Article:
Are Postmates jobs getting axed? Why its merger with Uber is bad news
It’s universally acknowledged that when a company merges with another company, layoffs are bound to happen. However, as mergers & acquisitions in the gig economy are becoming increasingly common, it’s leaving contractors out in the cold.
Buzzfeed reported that after Uber acquired Postmates for over $2 billion, some of Postmates’ gig workers could be left without jobs. This is partly thanks to Uber’s more stringent rules & regulations for its drivers.
However, according to economists, the Uber & Postmates merger, as well as increasing mergers between companies, could spell bad news for gig workers and the jobs side of the gig economy in general. Buckle up and take a ride into what the merger means for the future of contract work.
Think of the little guy
After the merger happened, Postmates contractor Ray Adams applied for the same job he had, but with UberEats. Shockingly, UberEats rejected him. Why? He had an outdated reckless driving charge on his record that he’d previously pleaded down to improper driving.
The reckless driving charge would disqualify Adams from Uber, as Uber’s website states: “Major driving violations or a recent history of multiple minor driving violations, including but not limited to no-fault accidents, may result in disqualification.” Buzzfeed explained Adams had tried rectifying his background check with Checkr, Uber’s background check company, and was waiting to hear back.
“If I haven’t managed to get accepted by another delivery service, it’s going to be pretty disastrous to my income. It was a bit of a slap in the face.” Adams said.
It’s an even bigger slap in the face when you consider this: gig workers often don’t qualify for unemployment insurance like people with regular jobs do. If they live in the U.S., they usually have to pay for their own health benefits too. Suddenly losing a well-paying gig can be devastating to a contractor’s bottom line as soon as their jobs disappear.
After getting into a fender-bender, Colorado Postmates driver Adam Rosenthal was disqualified from getting jobs with Uber. After the Postmates acquisition, he had to drive with Grubhub. Unlike UberEats or Postmates, Grubhub doesn’t offer same-week pay, so Rosenthal explained he will have to work harder to put gas in his car. “There’s days I need to drive before I can put gas in the car and buy food for myself and the cats.”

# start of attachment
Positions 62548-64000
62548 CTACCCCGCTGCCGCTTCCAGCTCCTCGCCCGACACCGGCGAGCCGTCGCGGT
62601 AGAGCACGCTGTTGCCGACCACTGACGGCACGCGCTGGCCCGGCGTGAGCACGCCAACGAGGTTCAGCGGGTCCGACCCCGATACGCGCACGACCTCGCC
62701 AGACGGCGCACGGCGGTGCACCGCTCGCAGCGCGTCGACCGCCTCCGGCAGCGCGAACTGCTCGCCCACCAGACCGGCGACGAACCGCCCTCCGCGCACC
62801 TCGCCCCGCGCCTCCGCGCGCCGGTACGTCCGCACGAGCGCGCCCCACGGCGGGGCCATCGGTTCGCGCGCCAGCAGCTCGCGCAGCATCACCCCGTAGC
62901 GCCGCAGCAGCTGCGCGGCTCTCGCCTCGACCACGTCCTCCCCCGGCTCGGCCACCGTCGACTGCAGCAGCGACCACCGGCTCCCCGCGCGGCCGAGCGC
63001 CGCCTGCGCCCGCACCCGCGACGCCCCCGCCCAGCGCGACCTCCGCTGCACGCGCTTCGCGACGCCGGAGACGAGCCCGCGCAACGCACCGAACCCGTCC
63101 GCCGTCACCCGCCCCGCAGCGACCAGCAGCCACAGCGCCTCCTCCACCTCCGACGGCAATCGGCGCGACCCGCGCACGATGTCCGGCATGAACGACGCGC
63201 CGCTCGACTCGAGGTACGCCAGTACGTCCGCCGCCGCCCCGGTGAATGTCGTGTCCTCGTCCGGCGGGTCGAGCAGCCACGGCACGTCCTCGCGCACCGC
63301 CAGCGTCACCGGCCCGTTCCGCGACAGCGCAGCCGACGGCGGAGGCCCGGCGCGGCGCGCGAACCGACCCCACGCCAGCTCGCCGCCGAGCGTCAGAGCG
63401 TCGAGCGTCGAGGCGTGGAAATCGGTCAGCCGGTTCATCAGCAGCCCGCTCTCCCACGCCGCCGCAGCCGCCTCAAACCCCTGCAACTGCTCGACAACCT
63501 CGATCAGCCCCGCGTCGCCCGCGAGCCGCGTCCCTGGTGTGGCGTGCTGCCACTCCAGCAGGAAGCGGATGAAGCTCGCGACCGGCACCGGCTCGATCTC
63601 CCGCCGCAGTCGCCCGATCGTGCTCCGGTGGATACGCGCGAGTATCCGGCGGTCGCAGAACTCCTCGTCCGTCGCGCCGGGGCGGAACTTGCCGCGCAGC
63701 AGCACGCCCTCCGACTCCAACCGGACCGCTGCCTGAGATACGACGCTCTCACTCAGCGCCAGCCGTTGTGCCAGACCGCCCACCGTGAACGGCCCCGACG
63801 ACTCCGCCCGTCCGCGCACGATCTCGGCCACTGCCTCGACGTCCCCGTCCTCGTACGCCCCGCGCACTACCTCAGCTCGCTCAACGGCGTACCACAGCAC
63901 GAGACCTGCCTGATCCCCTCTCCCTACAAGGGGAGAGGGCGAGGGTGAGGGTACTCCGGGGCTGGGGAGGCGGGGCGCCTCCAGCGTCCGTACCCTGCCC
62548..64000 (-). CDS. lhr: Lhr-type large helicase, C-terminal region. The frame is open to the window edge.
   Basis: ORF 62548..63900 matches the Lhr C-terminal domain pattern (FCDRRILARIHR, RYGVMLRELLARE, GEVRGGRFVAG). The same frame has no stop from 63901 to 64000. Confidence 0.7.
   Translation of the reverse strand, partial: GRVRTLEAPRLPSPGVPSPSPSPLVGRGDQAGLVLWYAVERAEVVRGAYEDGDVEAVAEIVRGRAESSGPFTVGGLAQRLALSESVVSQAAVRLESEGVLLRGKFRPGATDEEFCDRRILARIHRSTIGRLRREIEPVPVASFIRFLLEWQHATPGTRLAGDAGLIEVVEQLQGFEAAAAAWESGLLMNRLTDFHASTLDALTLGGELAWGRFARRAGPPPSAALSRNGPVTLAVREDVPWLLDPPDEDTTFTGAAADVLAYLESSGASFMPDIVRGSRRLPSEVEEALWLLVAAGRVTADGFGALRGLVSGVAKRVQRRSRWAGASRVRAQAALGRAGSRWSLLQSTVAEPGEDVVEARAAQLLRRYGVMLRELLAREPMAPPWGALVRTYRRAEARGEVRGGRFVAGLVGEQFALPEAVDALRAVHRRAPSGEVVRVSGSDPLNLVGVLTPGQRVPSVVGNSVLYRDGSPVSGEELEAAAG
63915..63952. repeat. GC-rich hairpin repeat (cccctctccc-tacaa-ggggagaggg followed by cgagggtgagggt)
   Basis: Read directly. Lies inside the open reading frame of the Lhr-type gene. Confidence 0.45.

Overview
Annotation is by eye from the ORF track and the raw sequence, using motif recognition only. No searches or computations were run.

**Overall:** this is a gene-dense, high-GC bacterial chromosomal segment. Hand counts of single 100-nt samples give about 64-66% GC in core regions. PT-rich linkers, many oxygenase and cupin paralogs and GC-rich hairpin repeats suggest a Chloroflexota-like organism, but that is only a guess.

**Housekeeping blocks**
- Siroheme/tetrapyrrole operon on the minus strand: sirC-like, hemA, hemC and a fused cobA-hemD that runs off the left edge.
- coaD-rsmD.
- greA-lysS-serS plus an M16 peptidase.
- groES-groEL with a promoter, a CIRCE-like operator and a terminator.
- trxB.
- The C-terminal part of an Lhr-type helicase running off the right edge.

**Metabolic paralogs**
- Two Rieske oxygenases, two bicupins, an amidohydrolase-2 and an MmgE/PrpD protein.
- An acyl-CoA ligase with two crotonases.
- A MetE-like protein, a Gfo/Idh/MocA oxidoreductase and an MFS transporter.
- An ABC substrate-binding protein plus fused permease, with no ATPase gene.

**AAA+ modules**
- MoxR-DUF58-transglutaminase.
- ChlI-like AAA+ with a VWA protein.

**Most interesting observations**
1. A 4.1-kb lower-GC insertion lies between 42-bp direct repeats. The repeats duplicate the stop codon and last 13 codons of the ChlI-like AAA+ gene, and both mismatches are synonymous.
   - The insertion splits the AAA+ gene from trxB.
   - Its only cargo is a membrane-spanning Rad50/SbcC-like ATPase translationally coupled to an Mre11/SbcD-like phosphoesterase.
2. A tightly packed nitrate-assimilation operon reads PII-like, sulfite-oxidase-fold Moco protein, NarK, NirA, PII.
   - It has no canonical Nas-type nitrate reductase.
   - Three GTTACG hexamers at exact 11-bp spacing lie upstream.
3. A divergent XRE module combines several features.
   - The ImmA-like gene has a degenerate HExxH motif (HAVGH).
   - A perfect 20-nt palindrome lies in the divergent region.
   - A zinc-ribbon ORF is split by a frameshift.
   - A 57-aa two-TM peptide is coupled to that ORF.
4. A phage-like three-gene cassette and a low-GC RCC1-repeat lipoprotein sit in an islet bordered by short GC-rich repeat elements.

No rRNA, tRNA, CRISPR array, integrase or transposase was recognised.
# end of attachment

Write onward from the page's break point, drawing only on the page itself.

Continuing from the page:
Waiting for onboarding
Even if a Postmates worker isn’t on the chopping block, they may end up waiting to get onboarded, costing them jobs & money every day they have to wait. Taya, a Postmates carrier in Texas, told Buzzfeed there was no formal announcement about the merger to Postmates workers, further detailing she waited eight days for UberEats to onboard her.
“I wish it was some sort of announcement email sent out months ago stating that the apps would be merged and Postmates will no longer exist”, she expressed. “ I guess there’s an assumption we knew just based on Uber purchasing the company.”
Matthew Miller, another Postmates driver, told Buzzfeed that although he has a clean driving record, his background check is taking longer to clear, meaning he’s missing out on his usual thirty-five to forty-hour workweeks and the pay that comes with them. “They sent me several automated emails saying the background check is taking longer than normal. I have a perfectly clean record, so I’m not sure what the holdup is.”
Less competition, no benefits
University of Utah economist Marshall Steinbaum explained to BuzzFeed: “As in any labor market, the fewer competitors there are for your labor, the fewer places you have that you get work, [which] increases the power the boss has over workers. They aren’t really able to enjoy what should be the benefits of being an independent contractor . . . to work for whoever is offering you the best deal on any one platform.”
A benefit of gig work touted by companies like Uber – and gig workers themselves – is the ability to set your own hours. However, with larger companies like Uber seemingly monopolizing the business gig workers end up competing against each other for fares according to some experts, who also claim the Federal Trade Commission should’ve taken more time to review the merger before giving it the go-ahead.
While Uber didn’t comment on the FTC decision, a spokesperson told Buzzfeed: “As we work to integrate Uber Eats and Postmates, a priority has been in maximizing earning opportunities for as many delivery people as possible—without compromising Uber’s commitment to safety”, further assuring readers they were trying to make the acquisition “as seamless as possible”.